What is the difference between the two and why must the level of significance be always higher than or equal to the size of the test?

**Answer**

Suppose you have a random sample $X_1,\dots,X_n$ from a distribution that involves a parameter $\theta$ which assumes values in a parameter space $\Theta$. You partition the parameter space as $\Theta=\Theta_0\cup\Theta_1$, and you want to test the hypotheses

$$

H_0 : \theta \in \Theta_0 \, ,

$$

$$

H_1 : \theta \in \Theta_1 \, ,

$$

which are called the **null** and **alternative** hypotheses, respectively.

Let $\mathscr{X}$ denote the sample space of all possible values of the random vector $X=(X_1,\dots,X_n)$. Your goal in building a test procedure is to partition this sample space $\mathscr{X}$ into two pieces: the **critical region** $\mathscr{C}$, containing the values of $X$ for which you will reject the null hypothesis $H_0$ (and, so, accept the alternative $H_1$), and the **acceptance region** $\mathscr{A}$, containing the values of $X$ for which you will not reject the null hypothesis $H_0$ (and, therefore, reject the alternative $H_1$).

Formally, a test procedure can be described as a measurable function $\varphi:\mathscr{X}\to\{0,1\}$, with the obvious interpretation in terms of the decisions made in favor of each of the hypotheses. The critical region is $\mathscr{C}=\varphi^{-1}(\{1\})$, and the acceptance region is $\mathscr{A}=\varphi^{-1}(\{0\})$.

For each test procedure $\varphi$, we define its power function $\pi_\varphi:\Theta\to[0,1]$ by

$$

\pi_\varphi(\theta) = \Pr(\varphi(X)=1\mid\theta) = \Pr(X\in\mathscr{C}\mid\theta) \, .

$$

In words, $\pi_\varphi(\theta)$ gives you the probability of rejecting $H_0$ when the parameter value is $\theta$.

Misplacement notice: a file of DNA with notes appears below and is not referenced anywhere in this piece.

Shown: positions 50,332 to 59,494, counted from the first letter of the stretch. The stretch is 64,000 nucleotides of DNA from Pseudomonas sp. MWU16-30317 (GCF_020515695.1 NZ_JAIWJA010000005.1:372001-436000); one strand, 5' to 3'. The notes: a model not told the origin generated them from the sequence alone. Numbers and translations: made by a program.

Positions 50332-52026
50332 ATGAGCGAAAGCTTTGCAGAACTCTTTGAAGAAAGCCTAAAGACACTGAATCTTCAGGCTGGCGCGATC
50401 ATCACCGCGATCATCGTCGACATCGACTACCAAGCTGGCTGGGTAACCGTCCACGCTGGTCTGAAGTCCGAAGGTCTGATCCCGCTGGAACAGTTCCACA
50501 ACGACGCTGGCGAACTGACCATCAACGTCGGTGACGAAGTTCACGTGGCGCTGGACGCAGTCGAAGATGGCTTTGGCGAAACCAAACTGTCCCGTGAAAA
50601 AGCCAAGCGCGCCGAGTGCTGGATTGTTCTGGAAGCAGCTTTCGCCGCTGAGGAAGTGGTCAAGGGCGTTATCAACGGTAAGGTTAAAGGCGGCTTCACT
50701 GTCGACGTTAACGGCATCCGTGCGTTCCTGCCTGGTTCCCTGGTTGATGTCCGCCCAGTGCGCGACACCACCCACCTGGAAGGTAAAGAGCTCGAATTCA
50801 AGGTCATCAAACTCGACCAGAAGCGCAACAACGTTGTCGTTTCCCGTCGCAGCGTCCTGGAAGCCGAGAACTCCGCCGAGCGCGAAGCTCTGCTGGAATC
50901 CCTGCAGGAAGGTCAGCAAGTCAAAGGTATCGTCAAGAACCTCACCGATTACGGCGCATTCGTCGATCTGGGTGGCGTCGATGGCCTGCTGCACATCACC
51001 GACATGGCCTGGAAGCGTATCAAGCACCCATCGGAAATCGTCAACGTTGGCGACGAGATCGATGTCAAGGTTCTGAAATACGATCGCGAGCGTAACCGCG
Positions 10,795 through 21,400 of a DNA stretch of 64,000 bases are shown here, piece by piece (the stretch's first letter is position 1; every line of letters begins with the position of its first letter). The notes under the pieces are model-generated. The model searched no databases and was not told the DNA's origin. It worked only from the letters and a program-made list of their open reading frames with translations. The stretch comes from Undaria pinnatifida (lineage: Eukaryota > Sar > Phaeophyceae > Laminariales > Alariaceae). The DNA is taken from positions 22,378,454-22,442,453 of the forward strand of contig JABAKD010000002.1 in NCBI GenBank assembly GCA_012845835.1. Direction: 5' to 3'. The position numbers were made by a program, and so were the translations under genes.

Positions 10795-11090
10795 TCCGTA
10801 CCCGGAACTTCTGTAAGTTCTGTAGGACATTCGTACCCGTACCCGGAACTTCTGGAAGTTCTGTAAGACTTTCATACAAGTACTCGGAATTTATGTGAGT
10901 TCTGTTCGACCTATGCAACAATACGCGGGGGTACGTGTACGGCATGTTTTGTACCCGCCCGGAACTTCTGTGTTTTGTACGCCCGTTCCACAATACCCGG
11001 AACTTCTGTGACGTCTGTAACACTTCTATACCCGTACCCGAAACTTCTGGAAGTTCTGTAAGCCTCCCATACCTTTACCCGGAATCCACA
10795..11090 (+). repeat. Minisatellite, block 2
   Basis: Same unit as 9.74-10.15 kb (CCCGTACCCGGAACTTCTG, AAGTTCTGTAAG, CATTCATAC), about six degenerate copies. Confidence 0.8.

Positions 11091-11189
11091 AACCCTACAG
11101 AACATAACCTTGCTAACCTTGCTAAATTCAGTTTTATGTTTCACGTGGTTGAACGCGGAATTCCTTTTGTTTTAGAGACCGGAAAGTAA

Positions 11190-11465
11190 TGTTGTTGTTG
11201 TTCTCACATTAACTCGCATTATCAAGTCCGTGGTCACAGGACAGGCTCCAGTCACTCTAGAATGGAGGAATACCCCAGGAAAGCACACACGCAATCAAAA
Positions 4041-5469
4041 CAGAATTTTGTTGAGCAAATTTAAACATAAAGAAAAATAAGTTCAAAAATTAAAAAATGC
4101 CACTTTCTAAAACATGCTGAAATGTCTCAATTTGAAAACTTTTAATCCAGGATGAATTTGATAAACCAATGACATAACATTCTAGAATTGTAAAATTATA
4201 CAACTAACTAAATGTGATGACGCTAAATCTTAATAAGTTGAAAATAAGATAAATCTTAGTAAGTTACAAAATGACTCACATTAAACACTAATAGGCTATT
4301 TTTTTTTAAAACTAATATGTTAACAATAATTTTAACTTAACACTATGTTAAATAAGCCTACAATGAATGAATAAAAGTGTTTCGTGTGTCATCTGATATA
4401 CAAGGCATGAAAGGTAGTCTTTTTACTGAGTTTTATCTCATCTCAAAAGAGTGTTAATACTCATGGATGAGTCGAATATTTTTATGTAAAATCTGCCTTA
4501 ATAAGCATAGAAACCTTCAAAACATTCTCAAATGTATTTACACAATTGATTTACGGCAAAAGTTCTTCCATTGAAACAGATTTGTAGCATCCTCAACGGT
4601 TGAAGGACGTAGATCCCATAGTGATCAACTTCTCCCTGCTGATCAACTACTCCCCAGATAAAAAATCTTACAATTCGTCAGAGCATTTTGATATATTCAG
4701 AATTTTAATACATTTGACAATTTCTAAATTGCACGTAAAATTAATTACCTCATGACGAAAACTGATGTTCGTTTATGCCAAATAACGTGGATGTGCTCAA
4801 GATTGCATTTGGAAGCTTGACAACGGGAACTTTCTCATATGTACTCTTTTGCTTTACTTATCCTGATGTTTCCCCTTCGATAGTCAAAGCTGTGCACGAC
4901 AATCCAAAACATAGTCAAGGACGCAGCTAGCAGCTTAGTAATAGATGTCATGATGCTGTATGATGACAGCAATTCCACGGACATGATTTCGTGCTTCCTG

The decision to reject $H_0$ when $\theta\in\Theta_0$ is **wrong**. So, for a given problem, you may want to consider only those test procedures $\varphi$ for which $\pi_\varphi(\theta)\leq\alpha$, for every $\theta\in\Theta_0$, in which $\alpha$ is some **significance level** ($0<\alpha<1$). Note that the significance level is a property of a **class** of test procedures. We can describe this class precisely as

$$

\mathscr{T}_{\alpha} = \left\{ \varphi\in\{0,1\}^\mathscr{X} : \pi_\varphi(\theta)\leq\alpha, \textrm{for every}\; \theta\in\Theta_0\right\} \, .

$$

For each **individual** test procedure $\varphi$, the maximum probability $\alpha_\varphi=\sup_{\theta\in\Theta_0}\pi_\varphi(\theta)$ of wrongly rejecting $H_0$ is called the **size** of the test procedure $\varphi$.

It follows directly from these definitions that, once we have established a significance level $\alpha$, and therefore determined the class $\mathscr{T}_{\alpha}$ of acceptable test procedures, each test procedure $\varphi$ within this class will have size $\alpha_\varphi\leq\alpha$, and conversely. Concisely, $\varphi\in\mathscr{T}_{\alpha}$ if and only if $\alpha_\varphi\leq\alpha$.

**Attribution***Source : Link , Question Author : Fatsho , Answer Author : Zen*